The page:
• Member Since 14th Jan, 2013
  • offline last seen Mar 6th, 2016


"I've kissed mermaids, rode the el Nino, walked the sand with the crustaceans...."


As the head of Manehattan's premier fashion company, Rarefaction Fashions, Rarity has it all: style, wealth, influence. She's the talk of the town, darling of the paparazzi, and icon to fillies and colts all over Equestria.

But when Twilight Sparkle drops by to catch up, an ancient magic spell from the Saddle Arabian Book of the Dead, intended to guide kings and queens on their way to the afterlife, goes awry. Once the city's favorite daughter, Rarity wakes up to discover there is no record of her existence. And not only that, but in this strange new crime-ridden Manehattan, police checkpoints cordon off the streets and anypony not possessing the proper ID is punished by indefinite detention.

But she presses on, searching for somepony who remembers her. Because if she can't find anypony, then who will remember her? She spent years leaving her hoofprints on Manehattan with the simple power of generosity, as a way to be loved and admired. But now she's anonymous and alone in a nightmarish, distorted mirage, a twisted and decaying vision of the city as it was never meant to be. And slowly but surely, it's leaving its mark on Rarity and all the other lost souls unlucky enough to live on its mean streets.

Written for the Equestria Daily Writer's Training Grounds #002 (hence the strict 7,000 wordcount). Inspired (rather obviously) by Flow My Tears, the Policeman Said.

Chapters (4)
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Comments ( 8 )

I didn't know you wrote stories. What a nice surprise, and nicely done! :twilightsmile:


I don't really like those relentless self-advertisers, so I try not to crowbar it into every comment.

Thanks! :pinkiehappy:

Yay, unlike its namesake, this story story didn't end in incest. Huge plus!:yay:

But seriously, this was a great read with a surprising amount of emotional depth despite the brevity that was forced upon it. It did feel like a number of scenes should have been explored further, but since you couldn't, you did manage to make the words you had count.

The only nitpick I have is towards the end, the theater scene to be precise. I found the rapid changes in point of view to be very irritating. I think the theater scene could have been told more fluently if it had stuck to Rarity's perspective from start to finish, possibly with input by Twilight through Rarity overhearing her conversations.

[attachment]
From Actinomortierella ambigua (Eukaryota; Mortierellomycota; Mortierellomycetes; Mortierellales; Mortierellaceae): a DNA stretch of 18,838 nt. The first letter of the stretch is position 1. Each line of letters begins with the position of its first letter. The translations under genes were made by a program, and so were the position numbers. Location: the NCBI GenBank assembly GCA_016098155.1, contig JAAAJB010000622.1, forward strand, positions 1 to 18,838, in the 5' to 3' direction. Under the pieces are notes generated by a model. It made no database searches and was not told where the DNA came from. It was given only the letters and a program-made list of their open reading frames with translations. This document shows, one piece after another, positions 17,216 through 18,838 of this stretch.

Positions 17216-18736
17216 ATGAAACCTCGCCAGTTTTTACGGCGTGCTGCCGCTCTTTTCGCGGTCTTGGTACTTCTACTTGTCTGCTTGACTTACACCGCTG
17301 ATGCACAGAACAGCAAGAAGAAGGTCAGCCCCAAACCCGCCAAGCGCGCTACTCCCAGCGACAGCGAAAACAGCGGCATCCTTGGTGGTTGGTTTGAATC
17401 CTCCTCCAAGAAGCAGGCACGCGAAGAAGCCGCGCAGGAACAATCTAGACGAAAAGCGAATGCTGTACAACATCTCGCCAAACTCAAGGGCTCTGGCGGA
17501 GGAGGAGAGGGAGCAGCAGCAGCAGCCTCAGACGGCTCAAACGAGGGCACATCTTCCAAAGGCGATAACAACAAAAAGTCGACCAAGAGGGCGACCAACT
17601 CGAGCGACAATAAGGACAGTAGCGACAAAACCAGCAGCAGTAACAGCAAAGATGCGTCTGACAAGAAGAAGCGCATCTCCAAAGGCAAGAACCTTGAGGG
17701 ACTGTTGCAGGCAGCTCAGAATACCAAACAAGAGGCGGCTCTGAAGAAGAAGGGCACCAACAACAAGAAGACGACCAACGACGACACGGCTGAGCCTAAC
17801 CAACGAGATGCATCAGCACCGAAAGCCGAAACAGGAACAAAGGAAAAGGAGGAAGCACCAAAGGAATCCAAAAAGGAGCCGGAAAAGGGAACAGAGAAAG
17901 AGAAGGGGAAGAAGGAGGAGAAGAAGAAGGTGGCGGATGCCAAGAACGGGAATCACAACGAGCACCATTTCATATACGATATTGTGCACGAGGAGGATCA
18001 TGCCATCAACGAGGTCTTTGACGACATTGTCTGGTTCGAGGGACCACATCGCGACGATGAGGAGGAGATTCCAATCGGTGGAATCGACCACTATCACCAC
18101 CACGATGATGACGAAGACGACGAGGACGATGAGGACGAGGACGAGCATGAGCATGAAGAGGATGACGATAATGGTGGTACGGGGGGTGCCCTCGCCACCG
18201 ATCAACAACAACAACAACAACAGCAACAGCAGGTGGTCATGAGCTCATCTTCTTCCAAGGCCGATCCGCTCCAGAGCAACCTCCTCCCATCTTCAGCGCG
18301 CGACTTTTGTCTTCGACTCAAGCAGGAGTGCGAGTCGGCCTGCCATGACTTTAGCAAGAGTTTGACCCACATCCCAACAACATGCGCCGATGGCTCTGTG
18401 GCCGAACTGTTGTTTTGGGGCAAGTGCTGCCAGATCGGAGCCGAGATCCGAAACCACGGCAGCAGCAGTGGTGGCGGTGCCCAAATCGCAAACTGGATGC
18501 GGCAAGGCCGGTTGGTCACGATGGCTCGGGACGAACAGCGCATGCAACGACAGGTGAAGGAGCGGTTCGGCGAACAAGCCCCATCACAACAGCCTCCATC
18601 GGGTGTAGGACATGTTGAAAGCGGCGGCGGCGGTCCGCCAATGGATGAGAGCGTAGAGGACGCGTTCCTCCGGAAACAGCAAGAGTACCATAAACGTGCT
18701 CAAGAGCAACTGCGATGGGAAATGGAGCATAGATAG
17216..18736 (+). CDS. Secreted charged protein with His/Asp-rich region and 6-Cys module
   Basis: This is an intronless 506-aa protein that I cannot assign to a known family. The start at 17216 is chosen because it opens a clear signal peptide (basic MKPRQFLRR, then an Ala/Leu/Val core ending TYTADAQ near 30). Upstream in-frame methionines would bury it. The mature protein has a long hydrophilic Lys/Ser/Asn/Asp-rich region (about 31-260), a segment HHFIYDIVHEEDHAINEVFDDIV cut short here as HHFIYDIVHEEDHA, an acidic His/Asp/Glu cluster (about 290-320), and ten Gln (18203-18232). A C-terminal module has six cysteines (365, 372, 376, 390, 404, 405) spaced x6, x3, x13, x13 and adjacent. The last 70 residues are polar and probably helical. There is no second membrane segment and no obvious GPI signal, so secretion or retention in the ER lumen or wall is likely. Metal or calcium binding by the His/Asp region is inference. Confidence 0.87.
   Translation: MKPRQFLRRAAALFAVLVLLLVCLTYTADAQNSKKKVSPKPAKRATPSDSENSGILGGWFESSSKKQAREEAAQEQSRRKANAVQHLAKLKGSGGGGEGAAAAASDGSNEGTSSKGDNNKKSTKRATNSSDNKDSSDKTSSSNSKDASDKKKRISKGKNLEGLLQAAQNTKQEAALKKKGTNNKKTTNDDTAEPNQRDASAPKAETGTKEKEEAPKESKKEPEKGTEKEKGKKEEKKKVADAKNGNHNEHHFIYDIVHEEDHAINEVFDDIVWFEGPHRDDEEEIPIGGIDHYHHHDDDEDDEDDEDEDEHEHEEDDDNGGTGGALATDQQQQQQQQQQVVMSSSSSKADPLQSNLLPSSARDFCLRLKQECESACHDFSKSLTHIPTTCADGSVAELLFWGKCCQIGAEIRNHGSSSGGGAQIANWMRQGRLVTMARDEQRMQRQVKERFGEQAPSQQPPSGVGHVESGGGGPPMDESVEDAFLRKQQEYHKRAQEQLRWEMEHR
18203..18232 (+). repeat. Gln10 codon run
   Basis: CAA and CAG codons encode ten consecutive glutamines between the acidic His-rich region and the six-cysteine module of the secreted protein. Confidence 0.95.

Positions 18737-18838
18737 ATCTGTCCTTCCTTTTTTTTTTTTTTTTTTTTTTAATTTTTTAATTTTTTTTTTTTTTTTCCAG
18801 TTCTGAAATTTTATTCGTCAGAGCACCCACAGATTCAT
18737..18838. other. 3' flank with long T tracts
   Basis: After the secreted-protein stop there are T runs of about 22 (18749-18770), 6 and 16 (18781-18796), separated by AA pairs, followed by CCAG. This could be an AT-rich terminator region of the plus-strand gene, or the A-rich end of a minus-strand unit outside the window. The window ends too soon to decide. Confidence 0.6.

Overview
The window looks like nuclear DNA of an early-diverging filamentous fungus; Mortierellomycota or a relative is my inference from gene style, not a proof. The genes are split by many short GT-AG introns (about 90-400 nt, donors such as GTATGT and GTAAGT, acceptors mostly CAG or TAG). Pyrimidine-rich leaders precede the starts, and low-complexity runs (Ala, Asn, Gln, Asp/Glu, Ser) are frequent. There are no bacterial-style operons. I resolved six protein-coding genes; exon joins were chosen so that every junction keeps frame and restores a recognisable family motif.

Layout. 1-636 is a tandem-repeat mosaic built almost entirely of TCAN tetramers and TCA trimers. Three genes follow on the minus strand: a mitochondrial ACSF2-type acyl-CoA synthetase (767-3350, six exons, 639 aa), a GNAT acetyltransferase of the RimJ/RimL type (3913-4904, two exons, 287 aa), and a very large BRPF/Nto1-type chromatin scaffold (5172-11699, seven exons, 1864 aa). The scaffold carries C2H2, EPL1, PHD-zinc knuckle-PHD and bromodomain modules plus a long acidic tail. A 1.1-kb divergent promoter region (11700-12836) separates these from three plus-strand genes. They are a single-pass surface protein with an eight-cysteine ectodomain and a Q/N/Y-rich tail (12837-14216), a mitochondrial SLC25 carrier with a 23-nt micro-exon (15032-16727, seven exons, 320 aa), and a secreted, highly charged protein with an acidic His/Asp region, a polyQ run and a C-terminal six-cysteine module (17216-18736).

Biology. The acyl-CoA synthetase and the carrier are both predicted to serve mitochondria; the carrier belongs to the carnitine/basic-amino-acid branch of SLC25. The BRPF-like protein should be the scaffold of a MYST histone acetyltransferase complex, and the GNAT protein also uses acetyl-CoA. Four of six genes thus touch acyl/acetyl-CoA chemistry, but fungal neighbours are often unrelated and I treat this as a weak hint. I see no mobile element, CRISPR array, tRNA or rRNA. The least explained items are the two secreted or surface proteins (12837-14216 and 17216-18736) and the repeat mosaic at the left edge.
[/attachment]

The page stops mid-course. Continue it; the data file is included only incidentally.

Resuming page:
"It did feel like a number of scenes should have been explored further, but since you couldn't, you did manage to make the words you had count."

This is definitely a candidate for a rewrite later down the line. I was particularly sad to abandon the entire chapter four, where Rarity attempts to get a fake ID from the Trotti crime family.

Very well written!
Especially for this length!
As opposed to the other commenter here, I don't think you should add anything to it.
Everything from Rarity's meeting with Twilight, to her awakening in this new world, discovering the changes, getting imprisoned, out of prison again, her meeting with Sweetie Belle, her new found confidence, how she fled from the police, the events in her hideout and how she fixes the world at the fashion show was perfectly executed.
The only thing you could miss at first glance is a little explanation on how the spell exactly worked and how Rarity could fix the world again, with simply raiding a fashion show, presenting a dress she made and gifting a little filly with it.
But looking on the fact that even Twilight doesn't know how it works exactly, it's totally legit that there is no explanation.
And you also described, despite the length of the story, everything so good, that you could really imagine it in your head while reading.
There is really nothing missing, it's perfect as it is.
On the contrary, adding something would just make the story too packed with details and destroy it's simplicity.

3761958 I didn't mind the Twilight POV in the middle of the last chapter, but then I thought it had switched back to Rarity near the end, where there are several imputations of emotions to both of them. So I read the last 2 paragraphs thinking I was in Rarity's POV, and got very confused. I think I would have understood quicker if this:

Rarity offered her a warm smile, said, “As long as we're together, it doesn't matter,” and galloped out of the auditorium, ablaze with delight. Twilight followed, struggling to shake off that dreaming feeling

had a paragraph split after "delight."

However, the POV switch at the end has thematic implications. Unless the chapter is an epilogue, the character with the closing POV is usually the central character thematically, the one that learned something (if it's that kind of story).

But I kinda suspect there isn't a theme here. I'm not convinced there's any consistent theme to Flow, My Tears. It's a social critique of materialism, and of racism, sorta, but also a story about personal identity, and I don't see how any of those parts of it fit together. Dick forgot how he began the story by the time he reached its end, so I wouldn't search for consistency there.


there are several imputations of emotions to both of them

Those are all actually Twilight's interpretation of Rarity's emotions. But I'll see what I can do to make it clearer.

I don't see how any of those parts of it fit together

I haven't read the book in forever (like, almost a decade), but I remember the main theme being about the two leads "brought low" and learning to empathize with the common man. A sort of momento mori for fame and power.

This is a very well-written story. You translated the basics of "Flow My Tears, The Policeman Said" into the (or one) world of MLP-FIM very well.

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